Classic fast food by the foot

Ann's: A Glen Burnie institution marks its 50th year of serving extra-long dogs, shakes, cones and other tasty treats to a devoted following.

May 27, 2001|By Jackie Powder | Jackie Powder,SUN STAFF

At Ann's Dari-Creme - the wildly popular hot dog and ice cream joint in Glen Burnie - there have been exactly two changes to the menu since Ann and Ray Hines opened their red, white and blue eatery in 1951 on a quiet stretch of Ritchie Highway.

French fries were added in 1976, and starting in 1991, customers could get turkey subs - although they rarely do. For five decades, people have been coming to Ann's for foot-longs with everything - mustard, onions and chili - as well as cheese- steaks, burgers, soft ice cream cones and cold, thick milkshakes.

In its 50th year of serving classic fast food, Ann's Dari-Creme has no plans to make more menu changes.

This outpost of Americana has survived the construction of Marley Station Mall, which looms behind it; of Interstate 97, which was built to divert traffic from Ritchie Highway; and of countless hamburger franchises that have come and gone, over the years.

On Saturday nights at Ann's, the grease bubbles, the steaks sizzle and patrons spill out of the 400-square-foot space, waiting patiently as the waitresses move in a blur, getting the orders right without writing anything down. On a typical day, Ann's goes through 1,000 hot dogs, and on this Memorial Day weekend that kicks off summer, the soft-serve ice cream machine will be working overtime.

"Basically, as far as I can tell, it hasn't changed a bit," said former Glen Burnie resident Mike Clair, 48, biting into a foot-long hot dog with everything on it. He moved to Virginia 20 years ago but detours to Ann's whenever he's in the area on business.

"Oh, I love this place - smell that grease," swooned 58-year-old Judy Letchworth of Pasadena after placing an order for fries and a banana shake. She has been a regular at Ann's for 40 years, and she quickly sums up its appeal.

"They have a simple menu, but it's everything you like," she said. "You're just in and out, and it's always packed."

An essential stop

Owner Howard Pinskey hasn't tinkered with this formula since he bought Ann's 25 years ago from original owners Ann and Ray Hines, who spent the first 25 years building up a loyal customer base.

"There are people who land at BWI, and the first thing they do before visiting relatives is stop and get a foot-long and a milkshake," he said. "We have people who come in Cadillacs, Lincolns and pickup trucks; in suits, ties and blue jeans."

It's not just the customers who are devoted to Ann's. The restaurant's assistant manager has worked there for 35 years, three of the waitresses have been on board for 25 years, and one is the third generation in her family to work at Ann's, following in the footsteps of her grandmother and mother.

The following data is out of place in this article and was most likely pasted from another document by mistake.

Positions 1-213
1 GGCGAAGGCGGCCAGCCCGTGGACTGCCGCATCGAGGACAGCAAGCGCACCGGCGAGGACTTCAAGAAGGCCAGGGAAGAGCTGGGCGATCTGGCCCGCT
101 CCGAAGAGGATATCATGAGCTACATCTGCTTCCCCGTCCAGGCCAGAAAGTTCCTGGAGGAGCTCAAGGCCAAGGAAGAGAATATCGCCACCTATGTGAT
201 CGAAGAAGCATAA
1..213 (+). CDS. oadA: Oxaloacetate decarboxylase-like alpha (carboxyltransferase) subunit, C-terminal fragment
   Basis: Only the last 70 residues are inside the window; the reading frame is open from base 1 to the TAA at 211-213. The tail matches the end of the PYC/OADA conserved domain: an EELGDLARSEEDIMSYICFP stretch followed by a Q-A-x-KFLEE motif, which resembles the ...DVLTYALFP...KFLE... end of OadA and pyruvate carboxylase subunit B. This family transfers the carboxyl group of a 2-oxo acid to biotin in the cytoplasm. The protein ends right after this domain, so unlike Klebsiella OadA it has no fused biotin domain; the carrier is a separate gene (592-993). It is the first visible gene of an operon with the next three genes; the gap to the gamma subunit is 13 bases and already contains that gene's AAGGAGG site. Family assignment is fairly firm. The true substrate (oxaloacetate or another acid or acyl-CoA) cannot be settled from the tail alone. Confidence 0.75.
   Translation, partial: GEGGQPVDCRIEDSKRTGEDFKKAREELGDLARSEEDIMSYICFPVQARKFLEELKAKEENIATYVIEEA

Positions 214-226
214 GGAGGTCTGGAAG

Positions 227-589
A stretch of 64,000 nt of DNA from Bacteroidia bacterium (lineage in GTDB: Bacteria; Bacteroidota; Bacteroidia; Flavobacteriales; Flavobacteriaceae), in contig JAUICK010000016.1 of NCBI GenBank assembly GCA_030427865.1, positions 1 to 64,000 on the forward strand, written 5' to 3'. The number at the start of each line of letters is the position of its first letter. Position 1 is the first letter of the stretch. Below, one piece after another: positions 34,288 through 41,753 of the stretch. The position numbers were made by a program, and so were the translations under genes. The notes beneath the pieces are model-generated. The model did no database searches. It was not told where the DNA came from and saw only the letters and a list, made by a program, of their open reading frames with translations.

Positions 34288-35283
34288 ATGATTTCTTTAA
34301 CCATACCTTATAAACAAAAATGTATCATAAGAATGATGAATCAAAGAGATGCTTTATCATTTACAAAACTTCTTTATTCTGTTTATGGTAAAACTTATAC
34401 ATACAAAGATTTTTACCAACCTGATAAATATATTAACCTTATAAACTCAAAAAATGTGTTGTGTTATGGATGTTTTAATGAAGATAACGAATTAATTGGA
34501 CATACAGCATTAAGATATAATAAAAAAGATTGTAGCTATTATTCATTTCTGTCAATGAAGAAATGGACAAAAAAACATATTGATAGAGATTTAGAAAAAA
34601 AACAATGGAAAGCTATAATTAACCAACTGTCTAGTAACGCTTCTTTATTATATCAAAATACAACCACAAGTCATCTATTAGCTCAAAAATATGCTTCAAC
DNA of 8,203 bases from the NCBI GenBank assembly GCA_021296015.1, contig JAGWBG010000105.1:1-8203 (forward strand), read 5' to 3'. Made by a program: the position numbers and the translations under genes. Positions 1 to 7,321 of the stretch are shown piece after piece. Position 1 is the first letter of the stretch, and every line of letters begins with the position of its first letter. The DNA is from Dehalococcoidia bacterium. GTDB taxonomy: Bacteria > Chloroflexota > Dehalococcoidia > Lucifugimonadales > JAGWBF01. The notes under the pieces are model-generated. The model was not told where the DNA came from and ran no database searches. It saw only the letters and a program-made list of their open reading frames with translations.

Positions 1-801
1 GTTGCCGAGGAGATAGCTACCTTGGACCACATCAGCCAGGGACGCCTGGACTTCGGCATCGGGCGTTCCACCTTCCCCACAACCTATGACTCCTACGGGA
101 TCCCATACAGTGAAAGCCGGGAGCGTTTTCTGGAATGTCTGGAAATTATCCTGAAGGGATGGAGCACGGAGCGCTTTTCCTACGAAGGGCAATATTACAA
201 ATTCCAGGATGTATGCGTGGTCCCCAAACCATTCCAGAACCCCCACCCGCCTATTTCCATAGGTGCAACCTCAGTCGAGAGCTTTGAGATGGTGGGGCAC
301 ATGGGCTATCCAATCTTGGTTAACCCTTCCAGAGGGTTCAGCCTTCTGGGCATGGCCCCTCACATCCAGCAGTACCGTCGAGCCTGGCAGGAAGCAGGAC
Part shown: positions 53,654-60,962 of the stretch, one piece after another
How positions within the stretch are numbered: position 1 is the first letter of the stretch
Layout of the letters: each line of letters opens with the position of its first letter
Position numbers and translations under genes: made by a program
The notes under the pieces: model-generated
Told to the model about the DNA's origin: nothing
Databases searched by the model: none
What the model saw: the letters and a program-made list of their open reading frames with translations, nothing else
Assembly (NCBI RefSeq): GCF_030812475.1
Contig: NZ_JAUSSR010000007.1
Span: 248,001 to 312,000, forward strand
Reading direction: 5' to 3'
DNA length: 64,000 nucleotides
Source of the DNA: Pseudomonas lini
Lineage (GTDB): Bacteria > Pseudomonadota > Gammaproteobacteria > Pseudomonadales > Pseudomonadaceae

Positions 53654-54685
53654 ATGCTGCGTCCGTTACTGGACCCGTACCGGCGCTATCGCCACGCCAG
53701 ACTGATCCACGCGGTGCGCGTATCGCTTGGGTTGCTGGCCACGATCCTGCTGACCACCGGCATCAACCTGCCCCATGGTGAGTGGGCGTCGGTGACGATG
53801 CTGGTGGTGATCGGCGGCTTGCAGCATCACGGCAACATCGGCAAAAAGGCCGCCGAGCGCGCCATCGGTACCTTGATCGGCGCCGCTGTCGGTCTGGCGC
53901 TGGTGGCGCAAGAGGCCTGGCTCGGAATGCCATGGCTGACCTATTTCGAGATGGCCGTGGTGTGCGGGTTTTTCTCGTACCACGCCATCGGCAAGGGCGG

"I've loved this place since the day I walked in," said assistant manager Pat Schreiber, 55, who started out at Ann's in 1965 cooking behind the counter. "It feels like it's mine."

With its eight, red vinyl-covered counter stools, Ann's looks much the same as it did when the Hineses opened the place in semi-rural Glen Burnie in 1951. The addition of storage space is the only physical change Pinskey made to the tiny restaurant, which can hold up to 35 tightly packed customers at a time.

A 1962 graduate of the U.S. Naval Academy, Pinskey was part-owner of Hardee's restaurants in Maryland and Delaware when he heard through the fast-food grapevine that Ann's was for sale. He had never eaten there, but after visiting and seeing the line of cars illegally parked on Ritchie Highway outside the place, he knew Ann's had staying power.

"I decided right on the spot I should buy it," said Pinskey, who steps behind the counter at Ann's every Saturday night to make the french fries.

In 1986, the developers of Marley Station Mall wanted to buy out Pinskey and tear down Ann's, but he said he wouldn't hear of it. Pinskey and mall officials worked out a land swap that allowed Marley Station to add a second entrance and also made it possible for Ann's to enlarge its parking lot from 16 to 80 spaces.

Ann's best-seller is and always has been the $2.68 foot-long topped with mustard, onions and chili; cheese is 10 cents a slice.

The dogs inspire a deep devotion.

On a recent Saturday night, Rob Sprout of Oahu, Hawaii, walked out of Ann's with a bag of 13 foot-longs - having bought a dozen and gotten one free. The 33-year-old Air Force sergeant and former Rising Sun resident was on his way to Waldorf to visit relatives, and he was bringing dinner.

Sprout planned to store any leftovers in a cooler to carry with him on the plane to Arizona.

"I just take them right out of the fridge and eat them cold," he said.

Schreiber recalled a man who insisted on food from Ann's at his retirement celebration last month. The party menu included 25 double-dogs and milkshakes.

"They had the party out in the parking lot," she said.

Service with aplomb

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